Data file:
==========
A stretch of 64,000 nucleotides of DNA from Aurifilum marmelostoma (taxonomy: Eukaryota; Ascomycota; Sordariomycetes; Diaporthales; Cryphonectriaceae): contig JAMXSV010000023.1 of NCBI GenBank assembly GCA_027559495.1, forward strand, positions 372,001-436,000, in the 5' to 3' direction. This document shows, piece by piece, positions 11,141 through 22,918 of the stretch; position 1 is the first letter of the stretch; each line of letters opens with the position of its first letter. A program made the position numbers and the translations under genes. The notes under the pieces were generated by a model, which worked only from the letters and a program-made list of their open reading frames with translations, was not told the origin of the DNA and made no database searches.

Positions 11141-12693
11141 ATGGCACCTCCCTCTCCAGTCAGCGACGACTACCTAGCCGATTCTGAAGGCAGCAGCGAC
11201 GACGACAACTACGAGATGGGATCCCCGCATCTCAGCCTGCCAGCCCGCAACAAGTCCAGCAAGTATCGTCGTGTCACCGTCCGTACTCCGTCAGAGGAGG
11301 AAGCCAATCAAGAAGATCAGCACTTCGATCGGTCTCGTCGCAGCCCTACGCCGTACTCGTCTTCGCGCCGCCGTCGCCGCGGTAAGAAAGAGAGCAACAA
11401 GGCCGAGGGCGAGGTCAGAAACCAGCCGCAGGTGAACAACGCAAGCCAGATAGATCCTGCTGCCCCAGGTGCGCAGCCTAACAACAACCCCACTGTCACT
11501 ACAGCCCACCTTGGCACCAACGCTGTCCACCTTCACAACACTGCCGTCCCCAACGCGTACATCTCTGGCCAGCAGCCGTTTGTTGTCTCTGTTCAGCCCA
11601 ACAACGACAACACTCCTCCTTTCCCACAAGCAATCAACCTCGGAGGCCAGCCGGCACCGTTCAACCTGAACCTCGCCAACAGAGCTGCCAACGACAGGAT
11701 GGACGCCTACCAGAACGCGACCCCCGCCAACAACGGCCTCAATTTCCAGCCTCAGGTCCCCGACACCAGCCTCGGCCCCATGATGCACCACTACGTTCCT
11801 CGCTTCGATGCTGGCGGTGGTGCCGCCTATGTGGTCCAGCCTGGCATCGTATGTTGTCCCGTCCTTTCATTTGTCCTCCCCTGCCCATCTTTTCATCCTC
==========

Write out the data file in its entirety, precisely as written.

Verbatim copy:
A stretch of 64,000 nucleotides of DNA from Aurifilum marmelostoma (taxonomy: Eukaryota; Ascomycota; Sordariomycetes; Diaporthales; Cryphonectriaceae): contig JAMXSV010000023.1 of NCBI GenBank assembly GCA_027559495.1, forward strand, positions 372,001-436,000, in the 5' to 3' direction. This document shows, piece by piece, positions 11,141 through 22,918 of the stretch; position 1 is the first letter of the stretch; each line of letters opens with the position of its first letter. A program made the position numbers and the translations under genes. The notes under the pieces were generated by a model, which worked only from the letters and a program-made list of their open reading frames with translations, was not told the origin of the DNA and made no database searches.

Positions 11141-12693
11141 ATGGCACCTCCCTCTCCAGTCAGCGACGACTACCTAGCCGATTCTGAAGGCAGCAGCGAC
11201 GACGACAACTACGAGATGGGATCCCCGCATCTCAGCCTGCCAGCCCGCAACAAGTCCAGCAAGTATCGTCGTGTCACCGTCCGTACTCCGTCAGAGGAGG
11301 AAGCCAATCAAGAAGATCAGCACTTCGATCGGTCTCGTCGCAGCCCTACGCCGTACTCGTCTTCGCGCCGCCGTCGCCGCGGTAAGAAAGAGAGCAACAA
11401 GGCCGAGGGCGAGGTCAGAAACCAGCCGCAGGTGAACAACGCAAGCCAGATAGATCCTGCTGCCCCAGGTGCGCAGCCTAACAACAACCCCACTGTCACT
11501 ACAGCCCACCTTGGCACCAACGCTGTCCACCTTCACAACACTGCCGTCCCCAACGCGTACATCTCTGGCCAGCAGCCGTTTGTTGTCTCTGTTCAGCCCA
11601 ACAACGACAACACTCCTCCTTTCCCACAAGCAATCAACCTCGGAGGCCAGCCGGCACCGTTCAACCTGAACCTCGCCAACAGAGCTGCCAACGACAGGAT
11701 GGACGCCTACCAGAACGCGACCCCCGCCAACAACGGCCTCAATTTCCAGCCTCAGGTCCCCGACACCAGCCTCGGCCCCATGATGCACCACTACGTTCCT
11801 CGCTTCGATGCTGGCGGTGGTGCCGCCTATGTGGTCCAGCCTGGCATCGTATGTTGTCCCGTCCTTTCATTTGTCCTCCCCTGCCCATCTTTTCATCCTC